“Text Analysis Tools and Methods”: Benjamin Schmidt (Northeastern University, Boston). Using examples from medical journals, Schmidt guided workshop participants through the use of tools that identified term clustering across articles in ways that could facilitate large-scale text mining by historians exploring journals available from the MHL in a variety of formats. These techniques allow historians to see large-scale patterns, such as changing terminology, which would be difficult to identify at scale using conventional approaches.
“Digital Tools for Analyzing Images”: Miriam Posner (University of California at Los Angeles). Posner demonstrated the use of image-detection software that can analyze photographs of medical subjects published in books, pamphlets, and journals. These tools are especially valuable because the meaningful content of photographs often is not specified in captions that appear on text versions of publications. Tagging images—an approach ubiquitous in today’s social media—thus has applications for historical scholarship, as illustrated in this workshop.
New Projects at the Intersection of Medical History and Digital Humanities
Seventeen workshop participants presented three-minute summaries of their digital projects. As diverse as the digital collections they represented, these projects included:
· Advertisements depicting the use of antibacterial hexachlorophene: First used in Dial soap in 1948 and other products such as Stripe toothpaste, the chemical was found to be a neurotoxin and banned from use in consumer products in 1972. A tool called Datawrapper was used to summarize the data. (Martha Gardner, Massachusetts College of Pharmacy and Health Sciences, Boston)
· Documenting and analyzing diverse stories of rayon, the first “manmade” material, across geographical boundaries, national borders, and corporate fence lines. Some of the stories involved carbon-disulfide poisoning in the 1920s, industrial waste, and toxic-shock syndrome linked to rayon in tampons. (Jongmin Lee, University of Virginia, Charlottesville, Virginia)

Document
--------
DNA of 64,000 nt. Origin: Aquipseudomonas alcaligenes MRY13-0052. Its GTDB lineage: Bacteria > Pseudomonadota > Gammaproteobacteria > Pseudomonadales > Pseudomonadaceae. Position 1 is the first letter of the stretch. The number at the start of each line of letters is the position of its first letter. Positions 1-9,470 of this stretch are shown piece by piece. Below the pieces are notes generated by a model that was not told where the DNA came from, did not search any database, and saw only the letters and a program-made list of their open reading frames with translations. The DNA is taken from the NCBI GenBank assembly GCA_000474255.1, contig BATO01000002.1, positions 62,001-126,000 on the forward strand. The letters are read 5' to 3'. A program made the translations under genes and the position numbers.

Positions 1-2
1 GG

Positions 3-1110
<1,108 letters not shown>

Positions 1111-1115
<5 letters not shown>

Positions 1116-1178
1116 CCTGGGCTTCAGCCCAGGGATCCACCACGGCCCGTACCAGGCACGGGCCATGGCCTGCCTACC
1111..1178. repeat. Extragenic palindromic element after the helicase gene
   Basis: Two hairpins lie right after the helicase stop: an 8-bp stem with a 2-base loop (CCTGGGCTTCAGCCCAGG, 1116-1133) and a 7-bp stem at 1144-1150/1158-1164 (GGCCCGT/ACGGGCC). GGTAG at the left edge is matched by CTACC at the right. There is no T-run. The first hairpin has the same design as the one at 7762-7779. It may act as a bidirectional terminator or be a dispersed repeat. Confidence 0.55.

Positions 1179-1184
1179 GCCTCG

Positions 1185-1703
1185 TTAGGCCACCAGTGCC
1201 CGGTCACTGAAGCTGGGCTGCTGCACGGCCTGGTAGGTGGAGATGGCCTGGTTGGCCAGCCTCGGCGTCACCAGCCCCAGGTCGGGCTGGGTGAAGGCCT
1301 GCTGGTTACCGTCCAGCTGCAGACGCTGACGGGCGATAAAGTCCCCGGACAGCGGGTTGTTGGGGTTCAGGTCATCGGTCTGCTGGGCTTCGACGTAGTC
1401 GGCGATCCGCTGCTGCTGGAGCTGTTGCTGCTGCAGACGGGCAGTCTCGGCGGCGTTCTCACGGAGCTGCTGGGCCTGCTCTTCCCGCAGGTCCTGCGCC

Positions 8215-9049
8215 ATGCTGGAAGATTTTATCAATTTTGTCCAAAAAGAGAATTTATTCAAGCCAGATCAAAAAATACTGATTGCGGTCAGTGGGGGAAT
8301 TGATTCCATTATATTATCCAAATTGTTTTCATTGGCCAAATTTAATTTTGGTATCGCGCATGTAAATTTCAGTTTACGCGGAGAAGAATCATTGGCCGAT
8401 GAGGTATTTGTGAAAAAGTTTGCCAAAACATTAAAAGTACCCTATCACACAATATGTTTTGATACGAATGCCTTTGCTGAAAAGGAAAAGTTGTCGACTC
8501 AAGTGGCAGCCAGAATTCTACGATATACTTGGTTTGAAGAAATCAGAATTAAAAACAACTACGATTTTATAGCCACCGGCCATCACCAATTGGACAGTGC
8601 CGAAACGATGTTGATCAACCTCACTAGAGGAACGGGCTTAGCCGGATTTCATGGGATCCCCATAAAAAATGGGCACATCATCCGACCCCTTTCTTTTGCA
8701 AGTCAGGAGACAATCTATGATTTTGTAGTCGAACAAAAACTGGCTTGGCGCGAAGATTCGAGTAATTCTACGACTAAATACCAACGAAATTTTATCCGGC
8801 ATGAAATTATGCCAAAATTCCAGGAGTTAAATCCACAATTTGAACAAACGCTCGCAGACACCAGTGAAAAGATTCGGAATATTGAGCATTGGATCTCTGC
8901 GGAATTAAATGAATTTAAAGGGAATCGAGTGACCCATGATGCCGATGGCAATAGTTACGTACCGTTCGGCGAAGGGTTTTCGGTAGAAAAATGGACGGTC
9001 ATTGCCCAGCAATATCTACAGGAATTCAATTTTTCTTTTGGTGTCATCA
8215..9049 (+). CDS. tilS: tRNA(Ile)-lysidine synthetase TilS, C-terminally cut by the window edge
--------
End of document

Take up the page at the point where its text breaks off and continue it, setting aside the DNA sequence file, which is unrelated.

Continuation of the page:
· “Exploring medieval miracle stories” addressed how contemporaries determined whether an individual was suffering from a humoral imbalance (such as melancholy, mania, or frenzy) or from presumed demonic possession. (Leigh Ann Craig, Virginia Commonwealth University, Richmond, Virginia)
· “Misuse of digitized medieval medical images” focuses on the plague to raise awareness of the unintended consequences of mislabeling and misrepresenting infectious diseases in the past and to demonstrate how the “viral” spread of misinformation creates a distorted view of the past. (Lori Jones, University of Ottawa, Ontario, Canada)
· “Medieval Object Lessons: The Harvard Digital Library of the Middle Ages (MOL)” offers over 100 objects from medieval Europe and the Middle East in interactive three-dimensional formats, accompanied by full descriptions, links to related online materials, bibliographies, and suggested classroom and curricular uses. (Allyssa Metzger, Harvard University, Cambridge, Massachusetts)
· “Managing Mary: Dutch Public Discourse on Morphine” uses digitized newspapers to analyze the role of references to the United States in Dutch drug debates in the first half of the 20th century. (Lisanne Walma, Utrecht University, Uretcht, the Netherlands)
· “Sense and Sensibility: The Power of Print in Post-war Magazines” includes about 1,500 scanned pages from the pages of military magazines that showcase daily life in American hospitals, cities, and towns shortly after World War I. (Jeffrey Reznick, NLM)
This newsletter is part of NLM’s collection of military magazines.